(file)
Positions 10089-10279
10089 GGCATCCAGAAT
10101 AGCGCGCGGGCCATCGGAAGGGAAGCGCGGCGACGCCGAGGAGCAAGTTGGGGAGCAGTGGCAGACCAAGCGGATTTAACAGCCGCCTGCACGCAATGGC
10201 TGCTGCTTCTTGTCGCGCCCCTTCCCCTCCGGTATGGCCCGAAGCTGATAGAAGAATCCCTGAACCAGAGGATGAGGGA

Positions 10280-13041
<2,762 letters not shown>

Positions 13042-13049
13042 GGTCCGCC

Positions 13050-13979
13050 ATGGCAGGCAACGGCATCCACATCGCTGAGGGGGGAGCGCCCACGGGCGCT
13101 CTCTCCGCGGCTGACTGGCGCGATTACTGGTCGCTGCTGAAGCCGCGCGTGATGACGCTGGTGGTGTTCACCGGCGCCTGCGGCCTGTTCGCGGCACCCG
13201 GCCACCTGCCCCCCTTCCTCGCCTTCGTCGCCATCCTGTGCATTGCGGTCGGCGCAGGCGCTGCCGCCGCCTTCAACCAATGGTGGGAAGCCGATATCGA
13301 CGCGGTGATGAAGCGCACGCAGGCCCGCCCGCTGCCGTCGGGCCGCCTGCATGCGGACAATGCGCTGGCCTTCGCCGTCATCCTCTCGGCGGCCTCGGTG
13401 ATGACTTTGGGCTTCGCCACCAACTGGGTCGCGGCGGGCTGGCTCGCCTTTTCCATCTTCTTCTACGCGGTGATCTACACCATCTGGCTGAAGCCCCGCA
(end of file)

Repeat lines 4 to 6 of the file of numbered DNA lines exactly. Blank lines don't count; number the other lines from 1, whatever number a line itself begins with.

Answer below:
10201 TGCTGCTTCTTGTCGCGCCCCTTCCCCTCCGGTATGGCCCGAAGCTGATAGAAGAATCCCTGAACCAGAGGATGAGGGA

Positions 10280-13041
<2,762 letters not shown>